The median age of New Zealanders increased from 35.9 years in 2006 to 38 years in 2013 and 37.4 years in 2018. Older adults will make up an increasingly larger proportion of the population over the next 20 to 30 years. Stats NZ estimates that by 2028, the number of New Zealanders aged 65 years or older is likely to hit one million. While reaching the magic 65 means retirement for many, one in four people aged 65-plus is still in paid employment and an estimated 40 per cent of people aged 65 and over have virtually no other income besides NZ Super. Another 20 per cent have only a little more. For those who have left the workforce entirely, the novelty of finding time on their hands can be a challenge. We asked two retirees for their views on retirement and how they made the transition …
Wendy Hawking ONZM
Former head of the Rodney Health Charitable Trust Wendy Hawking says it would have been too much of a shock to have gone from working 60 hours a week to nothing, so she chose to retire gradually. In fact, at 80, she still does 20 hours a week for the health trust helping to manage its rental properties, which fund its charitable work.
When she first retired, she got involved with the fundraising campaign for hospice’s Tui House in Warkworth and other charitable causes.
Retirement is about having time
“When you’re working fulltime, you have to fit community work and family life around your working life,” she says. “When you retire, you have the time to choose what you spend your time doing. I was especially looking forward to having more time with grandchildren and I’m now able to spend time with the people I want to be with.”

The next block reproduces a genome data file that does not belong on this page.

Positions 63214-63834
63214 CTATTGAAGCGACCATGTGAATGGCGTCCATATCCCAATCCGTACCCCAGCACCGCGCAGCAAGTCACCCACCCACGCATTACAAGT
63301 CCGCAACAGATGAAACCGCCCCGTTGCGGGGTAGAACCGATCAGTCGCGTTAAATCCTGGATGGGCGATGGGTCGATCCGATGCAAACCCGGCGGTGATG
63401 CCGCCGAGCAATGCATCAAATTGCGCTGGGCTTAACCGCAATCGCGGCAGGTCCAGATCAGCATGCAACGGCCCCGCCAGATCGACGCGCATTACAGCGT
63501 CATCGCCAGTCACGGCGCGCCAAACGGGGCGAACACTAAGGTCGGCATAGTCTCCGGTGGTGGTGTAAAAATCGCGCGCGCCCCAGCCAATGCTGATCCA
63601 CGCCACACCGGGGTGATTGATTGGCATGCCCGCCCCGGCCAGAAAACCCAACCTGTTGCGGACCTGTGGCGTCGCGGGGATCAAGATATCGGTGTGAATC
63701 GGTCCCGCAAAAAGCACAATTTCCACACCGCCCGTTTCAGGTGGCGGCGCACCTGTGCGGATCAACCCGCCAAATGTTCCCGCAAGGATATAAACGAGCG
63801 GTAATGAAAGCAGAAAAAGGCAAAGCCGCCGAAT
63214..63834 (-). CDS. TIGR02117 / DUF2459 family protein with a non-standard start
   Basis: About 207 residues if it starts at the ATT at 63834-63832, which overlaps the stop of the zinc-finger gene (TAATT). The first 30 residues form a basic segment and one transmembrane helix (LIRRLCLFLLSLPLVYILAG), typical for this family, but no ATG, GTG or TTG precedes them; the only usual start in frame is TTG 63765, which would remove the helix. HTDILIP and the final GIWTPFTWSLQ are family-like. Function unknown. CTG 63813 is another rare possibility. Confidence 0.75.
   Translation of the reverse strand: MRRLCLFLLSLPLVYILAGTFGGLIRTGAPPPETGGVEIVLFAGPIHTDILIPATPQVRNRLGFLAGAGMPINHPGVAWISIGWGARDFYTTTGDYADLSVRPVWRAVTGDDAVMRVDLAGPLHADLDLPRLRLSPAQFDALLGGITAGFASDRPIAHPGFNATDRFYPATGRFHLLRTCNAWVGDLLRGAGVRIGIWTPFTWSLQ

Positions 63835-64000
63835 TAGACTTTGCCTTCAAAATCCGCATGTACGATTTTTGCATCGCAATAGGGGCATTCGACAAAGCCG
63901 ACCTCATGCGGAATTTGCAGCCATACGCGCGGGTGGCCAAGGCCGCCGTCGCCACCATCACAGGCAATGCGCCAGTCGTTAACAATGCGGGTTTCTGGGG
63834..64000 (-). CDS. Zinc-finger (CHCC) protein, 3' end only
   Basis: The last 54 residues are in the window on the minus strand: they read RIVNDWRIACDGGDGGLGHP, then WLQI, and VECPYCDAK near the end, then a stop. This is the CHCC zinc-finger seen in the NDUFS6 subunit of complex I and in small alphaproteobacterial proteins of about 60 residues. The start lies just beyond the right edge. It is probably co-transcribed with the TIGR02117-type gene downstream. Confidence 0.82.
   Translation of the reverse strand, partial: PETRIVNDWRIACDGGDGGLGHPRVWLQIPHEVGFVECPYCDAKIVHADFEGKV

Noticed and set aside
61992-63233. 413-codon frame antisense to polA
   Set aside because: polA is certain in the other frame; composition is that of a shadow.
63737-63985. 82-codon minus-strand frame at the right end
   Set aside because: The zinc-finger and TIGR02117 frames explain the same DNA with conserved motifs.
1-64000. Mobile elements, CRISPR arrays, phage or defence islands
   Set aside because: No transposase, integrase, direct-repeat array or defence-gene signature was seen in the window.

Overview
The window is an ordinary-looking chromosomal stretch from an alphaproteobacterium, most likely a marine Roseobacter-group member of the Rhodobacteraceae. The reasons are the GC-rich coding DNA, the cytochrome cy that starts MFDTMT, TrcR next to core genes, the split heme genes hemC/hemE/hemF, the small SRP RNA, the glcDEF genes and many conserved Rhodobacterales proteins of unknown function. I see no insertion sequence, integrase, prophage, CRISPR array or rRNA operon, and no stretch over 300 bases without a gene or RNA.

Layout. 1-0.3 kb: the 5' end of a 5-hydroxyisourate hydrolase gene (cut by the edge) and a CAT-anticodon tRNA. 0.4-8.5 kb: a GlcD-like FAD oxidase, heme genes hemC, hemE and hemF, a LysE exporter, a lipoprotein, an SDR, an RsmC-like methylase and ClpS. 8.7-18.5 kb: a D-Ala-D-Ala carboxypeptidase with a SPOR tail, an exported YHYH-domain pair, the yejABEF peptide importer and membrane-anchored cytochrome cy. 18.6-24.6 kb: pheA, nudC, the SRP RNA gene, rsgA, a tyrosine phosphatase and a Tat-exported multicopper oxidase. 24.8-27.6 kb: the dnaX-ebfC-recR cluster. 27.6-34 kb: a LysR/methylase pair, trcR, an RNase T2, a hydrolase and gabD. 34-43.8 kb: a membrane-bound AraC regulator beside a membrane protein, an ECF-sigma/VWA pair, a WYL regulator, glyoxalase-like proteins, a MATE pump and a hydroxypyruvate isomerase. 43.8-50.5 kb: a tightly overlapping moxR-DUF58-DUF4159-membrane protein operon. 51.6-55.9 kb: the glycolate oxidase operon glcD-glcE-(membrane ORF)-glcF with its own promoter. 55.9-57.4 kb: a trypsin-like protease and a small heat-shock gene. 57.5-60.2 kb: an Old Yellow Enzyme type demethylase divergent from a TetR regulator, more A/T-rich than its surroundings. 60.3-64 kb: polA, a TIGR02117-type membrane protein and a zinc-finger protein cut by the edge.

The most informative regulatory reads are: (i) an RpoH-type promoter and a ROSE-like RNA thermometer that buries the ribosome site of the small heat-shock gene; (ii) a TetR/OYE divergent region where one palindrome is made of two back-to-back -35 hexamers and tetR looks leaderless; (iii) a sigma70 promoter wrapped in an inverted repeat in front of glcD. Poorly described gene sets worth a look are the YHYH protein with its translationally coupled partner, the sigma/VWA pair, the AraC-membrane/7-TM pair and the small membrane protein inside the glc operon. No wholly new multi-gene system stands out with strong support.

Wendy says the luxury of having time is what she loves most about retirement.
“My advice for retirement is to make sure you have goals and things to fill your day. If you’re not busy, you’ll become a boring old fart that no one wants to visit. You need to be able to discuss more than your bowel movements with your children and grandchildren!”
She says that providing you have your health, retirement is fun.
“I’ve also learned how to live very simply. I’m currently living in a one-roomed cottage on a farm, with the kitchen, living room and bedroom all in one room. I have a very good veggie garden, a lovely German Shepherd pup called Bella and a simple wardrobe. And next week I’m off on a road trip, with Bella, to Coromandel.
“Enjoying retirement is all about your attitude.”
Dave was a professional photographer on the North Shore before retiring about 12 years ago. He and his wife Anne moved north to Snells Beach “to escape the busy city life”.
“We were looking for somewhere quieter where we could relax and slow down,” Dave says. “Snells Beach was perfect because we were still close enough to visit family in Auckland, but away from hustle and bustle.
It’s easy to become isolated
“When I thought about retirement before I retired, I did worry a little about getting bored. But by the time it came time to retire, I was ready.
“Anne and I spent the first five years catching up on all the things we’d never had time for before. We bought a caravan and I don’t think there are many places in NZ we didn’t visit. We also did some overseas trips including our first cruise.
“We were actually pretty busy.”
As time went by, Dave says he started to find things to do. He had put his cameras away when he retired, but then he started taking photos again “for fun”.
He says joining the Men’s Shed in Warkworth was a good decision.
“It put me in touch with a group of guys who had compatible interests. I think this is particularly important for men because often our social life is closely intertwined with our working life so when work stops, it is easy to become isolated. The Men’s Shed does a great job of filling that social gap.”
Dave encourages people coming up to retirement not to look at it with trepidation.
“See it as an opportunity to do things you’ve not had time for before. Find things to do that you enjoy and be open to trying new things.”